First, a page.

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40+ Experts Share Their #1 Tip for Using Stock Photos on Social Media

Tips-for-Using-Stock-Photos-on-Social-Media
21 minutes read

Stock photos don’t have the best reputation. Not according to Google suggestions, at least.

And yet, many companies, from small businesses to corporations, rely on stock photos and use them frequently in marketing materials and on different digital platforms.

We want to change the negative perception associated with stock photos by showing you how to use them properly.

For this purpose, we asked 40+ experts to share their best tips for using stock photos on social media.

I divided their tips into 24 topics, so let’s get into it.


1. Incorporate Branding Elements

2. Show Diversity

3. Edit The Images

4. Use The Search Strategically

5. Pay Attention to Context

6. Add Text Over The Image

7. Check The Licensing Restrictions

8. Don’t Mislead

9. Avoid Cliches and Overused Images

10. Pay Attention to Emotions

11. Achieve Visual Consistency

12. Try Color Blocking

13. Use Them Sparingly

14. Use The Right Size

15. Evaluate The Goal of Your Message

16. Stay Up to Date With Graphic Design Trends

17. Pay for Premium Images

18. Choose The Highest Quality

19. Mix and Match Multiple Photos

20. Keep It Simple

21. Create Branded Wallpapers

22. Use Them as a Background for Quotes

23. Create Templates

24. Credit The Photographer


1. Incorporate Branding Elements

The key to using stock photos and making them fit right into your visual strategy is ensuring they are on-brand.

And it’s quite easy to achieve this.

The best way to use stock photos on social media is to brand them. Add your brand colors or logo, and make sure to choose photos that resonate with your brand identity. If all of your images are on-brand in terms of colors, white space, and subject matter, they will flow effortlessly and seem original.

Enina Bicaku
Content Marketing Specialist at Looka

Luckily, branding your stock photos is not too hard and shouldn’t take more than a few minutes, especially when you’re doing something subtle and minimal.

It’s incredibly easy to add some subtle branding to stock images. Sometimes it’s as simple as adding a colored tint, rounded borders or using text overlay. The key here is that you keep it consistent for every image. If you decide to add a blue hue to an image, make sure you’re using the exact color (use a hex code to determine this) and that it doesn’t change. This will quickly add a sense of branding and authority to your images without them coming across as generic stock photos.

Mark Webster
Co-founder of Authority Hacker

You also want to make sure that the photos mesh with your brand. That being said:

If your brand is catering towards new moms, don’t use images of older men. If your brand is all about recycling or sustainability, don’t use images with plastic forks. Things like that!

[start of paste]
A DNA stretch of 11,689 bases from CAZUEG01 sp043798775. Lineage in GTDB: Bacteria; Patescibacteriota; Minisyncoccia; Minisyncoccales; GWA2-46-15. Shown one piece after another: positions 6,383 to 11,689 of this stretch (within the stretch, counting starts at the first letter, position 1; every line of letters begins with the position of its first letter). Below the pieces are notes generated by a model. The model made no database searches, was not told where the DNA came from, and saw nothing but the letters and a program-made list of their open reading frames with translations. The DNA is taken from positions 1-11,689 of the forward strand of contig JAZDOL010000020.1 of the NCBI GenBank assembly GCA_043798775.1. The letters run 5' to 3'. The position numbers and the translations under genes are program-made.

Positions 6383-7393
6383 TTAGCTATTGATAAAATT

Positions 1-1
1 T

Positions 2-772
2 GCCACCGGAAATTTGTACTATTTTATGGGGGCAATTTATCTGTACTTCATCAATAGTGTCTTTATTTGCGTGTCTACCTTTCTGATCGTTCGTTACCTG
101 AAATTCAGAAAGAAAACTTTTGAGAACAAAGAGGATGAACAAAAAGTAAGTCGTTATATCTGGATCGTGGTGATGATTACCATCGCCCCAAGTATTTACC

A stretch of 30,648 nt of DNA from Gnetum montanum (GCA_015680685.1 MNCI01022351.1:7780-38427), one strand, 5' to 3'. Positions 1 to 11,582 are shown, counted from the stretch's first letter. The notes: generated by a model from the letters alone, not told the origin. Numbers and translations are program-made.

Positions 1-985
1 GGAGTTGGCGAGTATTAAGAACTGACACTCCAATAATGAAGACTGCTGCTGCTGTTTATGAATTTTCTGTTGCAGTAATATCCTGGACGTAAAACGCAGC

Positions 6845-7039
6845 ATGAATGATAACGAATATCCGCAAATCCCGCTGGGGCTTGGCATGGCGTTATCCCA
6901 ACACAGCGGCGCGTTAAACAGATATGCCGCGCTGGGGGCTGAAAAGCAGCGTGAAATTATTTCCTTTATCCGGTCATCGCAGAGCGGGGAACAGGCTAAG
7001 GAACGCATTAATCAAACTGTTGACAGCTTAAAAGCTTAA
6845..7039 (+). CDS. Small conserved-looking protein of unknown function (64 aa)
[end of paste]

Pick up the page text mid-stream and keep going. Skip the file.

Elizabeth Gillespie
Founder of
BMG Social

You want to avoid making your feed look as if you’re using someone else’s photos. The good news is that it doesn’t take much effort to brand stock photos.

Whether it’s on the photo itself or in the corner, including your logo can give you an advantage over other companies trying to do the same thing.

Raju
Owner of Technology Personalized

2. Show Diversity

The lack of stock image diversity is a huge problem, so you want to make sure that you’re inclusive when you choose stock photos.

Make sure your photos show diverse people in terms of race, ethnicity, body size, age, etc. Representation matters. 

Whitney Lauritsen
Content creator and social media manager

Using stock photos that feature people can be sensitive, but you can definitely do it the right way by including diverse people. That way, you’ll easily cater to a wider audience and make consumers feel more connected to your brand.

Never lose sight of the importance of diversity, representation, and relatability in your use of stock photography; both as it reflects the community as a whole, and your audience specifically.

Polly Kay
Senior Marketing Manager at
English Blinds 

3. Edit The Images

This goes hand in hand with the first tip about branding your stock images. Aside from infusing brand elements, it’s also recommended to use a few editing tricks to make sure you’ll end up with an original image.

Editing your images not only makes them less recognizable than typical stock images, but also gives you the chance to create your own brand aesthetic that is recognizable by your current and future customers.

Brittney Ihrig
Content & SM Marketer at
tl;dv

Wondering what kind of editing would a stock photo require? Well, it can be as simple as cropping the image to make sure you’re using only the part that’s important for you.

Cropping is one of the most important parts of stock photography that people forget all the time because they think that it isn’t important enough to warrant their attention. However, cropping makes a huge impact on the photo.

Raju
Owner of
Technology Personalized 

Another trick you can use is the blur effect. It can make a huge difference, especially when you want to make a certain element stand out.